FDA warns of cybersecurity risks in Bluetooth Low Energy-equipped medical devices

illustration of closed padlock on digital background representing cybersecurity
Dubbed SweynTooth, the collection of 12 publicly available exploits could be used to wirelessly crash a medical device and stop it from functioning. (ranjith ravindran/Shutterstock)

The FDA has taken steps to notify healthcare providers and manufacturers about a series of cybersecurity gaps related to Bluetooth Low Energy communication that could affect certain medical devices such as wearable glucose monitors and insulin pumps as well as pacemakers, neurostimulators and hospital ultrasound machines.

Dubbed SweynTooth, the collection of 12 publicly available exploits could be used to wirelessly crash a device and stop it from functioning or access central user features. The agency said it is not aware of any adverse events related to these vulnerabilities.

“Medical devices are becoming increasingly connected, and connected devices have inherent risks, which make them vulnerable to security breaches,” said Suzanne Schwartz, deputy director of the FDA device center’s Office of Strategic Partnerships and Technology Innovation, in an agency statement. “These breaches potentially impact the safety and effectiveness of the device and, if not remedied, may lead to patient harm.”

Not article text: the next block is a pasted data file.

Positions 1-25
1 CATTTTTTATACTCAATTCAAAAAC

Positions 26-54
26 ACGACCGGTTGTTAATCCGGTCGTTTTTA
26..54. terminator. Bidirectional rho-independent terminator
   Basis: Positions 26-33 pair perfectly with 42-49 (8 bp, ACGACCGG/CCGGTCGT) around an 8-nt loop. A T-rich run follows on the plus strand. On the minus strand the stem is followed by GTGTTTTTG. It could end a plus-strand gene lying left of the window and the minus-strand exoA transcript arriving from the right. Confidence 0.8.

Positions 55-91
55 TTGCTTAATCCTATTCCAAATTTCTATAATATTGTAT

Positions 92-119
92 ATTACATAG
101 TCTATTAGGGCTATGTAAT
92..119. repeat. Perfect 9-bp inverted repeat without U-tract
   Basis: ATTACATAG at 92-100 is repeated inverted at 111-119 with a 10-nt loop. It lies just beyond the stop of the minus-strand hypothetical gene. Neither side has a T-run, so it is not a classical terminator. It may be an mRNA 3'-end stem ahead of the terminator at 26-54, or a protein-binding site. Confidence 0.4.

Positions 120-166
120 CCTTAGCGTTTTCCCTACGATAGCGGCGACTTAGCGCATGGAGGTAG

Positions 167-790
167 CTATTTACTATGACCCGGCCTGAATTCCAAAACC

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“The FDA recommends that medical device manufacturers stay alert for cybersecurity vulnerabilities and proactively address them by participating in coordinated disclosure of vulnerabilities as well as providing mitigation strategies,” Schwartz added. “An essential part of the FDA’s strategy is working with manufacturers, health care delivery organizations, security researchers, other government agencies and patients to address cybersecurity concerns that affect medical devices in order to keep patients safe.”

RELATED: FDA, DHS link arms on medical device cybersecurity, plus new agency guidance

Microchips used in a range of medical devices could be at risk, the agency said, including those manufactured by Texas Instruments, NXP, Cypress, Dialog Semiconductors, Microchip, STMicroelectronics and Telink Semiconductor.

The FDA said device manufacturers have been assessing which devices may be affected and are working on potential fixes, while microchip providers have released software updates. Technical details are available from the Department of Homeland Security’s Cybersecurity and Infrastructure Security Agency.

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